Colossal Contracting cost-effectively manages the remediation of contaminated materials caused by leaking oil tanks, while diligently working within Ontario Contaminated Sites rules and regulations as while catering to our client’s needs.
Underground Storage take leakage usually starts with small perforations in the metal that gradually increase in size over time. Even if a tank has been pumped out and abandoned in place, typically there is still a thick layer of “sludge” that remains along the bottom interior surface. The surrounding groundwater will flow into the tank through these holes. With continued metal corrosion, the sludge now mixed with groundwater, starts to leak into the surrounding soil causing contamination of surrounding soil.
Most underground and aboveground oil tanks have a lifespan of only 15 to 20 years. Here at Colossal Contracting we have noticed that almost one in five tanks have started to leak contaminants into the surrounding soil at the time we remove the tank. In such cases, property owners are generally faced with soil remediation to rehabilitate the property. Even tanks that have been pumped out previously, can still contain a relatively thick layer of oily water or hydrocarbons and sludge sludge.
Any crack or tear in the tank’s exterior allows groundwater to leak into the tank. The water rinses the contaminants from the tank’s interior and allows them to flow out of the tank into the surrounding soil. The sludge quickly causes soil contamination and if left unmanaged the sludge may seep down into the surrounding groundwater and could result in an extensive and costly remediation. Over time, tanks will start to decompose as the metal corrodes (cathodic loss) from a stable form and begins to rust, creating perforations. This natural metamorphic process can’t be stopped.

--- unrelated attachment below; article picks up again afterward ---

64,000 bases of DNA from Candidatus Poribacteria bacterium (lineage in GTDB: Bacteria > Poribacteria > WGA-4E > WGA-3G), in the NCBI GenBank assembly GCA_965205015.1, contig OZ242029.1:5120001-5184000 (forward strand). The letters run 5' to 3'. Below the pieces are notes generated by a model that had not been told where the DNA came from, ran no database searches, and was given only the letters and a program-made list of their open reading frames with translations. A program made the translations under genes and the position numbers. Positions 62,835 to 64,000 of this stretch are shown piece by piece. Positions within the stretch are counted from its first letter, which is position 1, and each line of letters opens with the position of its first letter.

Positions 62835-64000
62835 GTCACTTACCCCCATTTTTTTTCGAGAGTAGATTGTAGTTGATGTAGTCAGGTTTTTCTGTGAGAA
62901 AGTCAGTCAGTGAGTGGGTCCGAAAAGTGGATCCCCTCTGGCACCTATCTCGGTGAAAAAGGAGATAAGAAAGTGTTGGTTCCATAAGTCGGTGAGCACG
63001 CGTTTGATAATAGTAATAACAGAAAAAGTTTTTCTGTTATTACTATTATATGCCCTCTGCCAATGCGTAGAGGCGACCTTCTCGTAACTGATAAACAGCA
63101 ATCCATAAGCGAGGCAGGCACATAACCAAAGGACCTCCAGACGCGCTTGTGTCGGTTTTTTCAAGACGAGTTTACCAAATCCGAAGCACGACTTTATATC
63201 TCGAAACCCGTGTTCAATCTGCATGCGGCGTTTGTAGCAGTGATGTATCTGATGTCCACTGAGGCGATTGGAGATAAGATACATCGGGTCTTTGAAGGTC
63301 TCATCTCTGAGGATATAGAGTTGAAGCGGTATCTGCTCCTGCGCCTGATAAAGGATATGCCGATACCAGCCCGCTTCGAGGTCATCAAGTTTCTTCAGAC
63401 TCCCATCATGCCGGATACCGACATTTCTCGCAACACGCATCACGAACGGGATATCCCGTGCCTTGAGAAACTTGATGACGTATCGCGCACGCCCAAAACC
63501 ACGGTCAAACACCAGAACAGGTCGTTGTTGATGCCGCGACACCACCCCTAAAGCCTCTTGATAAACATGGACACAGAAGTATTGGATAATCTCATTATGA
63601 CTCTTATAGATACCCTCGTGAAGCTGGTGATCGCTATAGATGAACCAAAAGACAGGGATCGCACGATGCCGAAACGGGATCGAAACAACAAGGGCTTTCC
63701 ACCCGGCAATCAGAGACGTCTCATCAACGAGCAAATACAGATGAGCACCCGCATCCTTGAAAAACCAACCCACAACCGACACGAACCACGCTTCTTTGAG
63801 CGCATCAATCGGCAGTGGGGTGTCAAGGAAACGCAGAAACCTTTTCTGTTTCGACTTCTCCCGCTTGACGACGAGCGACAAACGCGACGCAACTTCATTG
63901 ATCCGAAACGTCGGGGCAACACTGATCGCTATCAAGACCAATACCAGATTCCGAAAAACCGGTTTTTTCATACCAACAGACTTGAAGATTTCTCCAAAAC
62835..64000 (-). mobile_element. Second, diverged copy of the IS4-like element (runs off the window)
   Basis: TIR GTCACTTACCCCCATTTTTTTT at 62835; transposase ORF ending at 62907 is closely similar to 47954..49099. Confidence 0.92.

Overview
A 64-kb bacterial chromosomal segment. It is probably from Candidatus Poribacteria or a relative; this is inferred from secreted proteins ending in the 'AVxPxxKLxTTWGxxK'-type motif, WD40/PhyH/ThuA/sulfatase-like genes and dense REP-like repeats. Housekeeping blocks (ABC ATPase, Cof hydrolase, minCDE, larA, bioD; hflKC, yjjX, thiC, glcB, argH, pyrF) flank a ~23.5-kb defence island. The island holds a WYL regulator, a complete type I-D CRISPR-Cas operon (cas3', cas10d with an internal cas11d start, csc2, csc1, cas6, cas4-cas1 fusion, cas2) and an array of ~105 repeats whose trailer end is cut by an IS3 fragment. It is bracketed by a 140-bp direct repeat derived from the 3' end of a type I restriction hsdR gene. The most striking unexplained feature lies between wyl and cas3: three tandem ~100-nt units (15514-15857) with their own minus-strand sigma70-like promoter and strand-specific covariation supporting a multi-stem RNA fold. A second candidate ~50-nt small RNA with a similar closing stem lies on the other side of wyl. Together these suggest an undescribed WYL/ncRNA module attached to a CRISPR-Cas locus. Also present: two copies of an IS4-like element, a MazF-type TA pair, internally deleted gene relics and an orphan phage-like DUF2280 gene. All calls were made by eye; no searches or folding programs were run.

Many factors influence how fast a tank will rust such as the moisture in the surrounding soil, the soil’s pH balance, the backfill material, and the location of the tank. Other determining factors include the tank’s thickness, the amount of groundwater that has leaked into the tank, any damage the tank might have sustained during its early days of installation, and the age of the tank. Even a small pinhole is enough to cause a slow leak of the oil into the soil which could require soil remediation to clean up. Ideally, the tanks should be removed before a leak occurs.
When or if a leak does occur we work closely with environmental engineers to remediate your site. We also handle soil remediation that stems from oils spills. We will also remove abandoned underground storage tanks.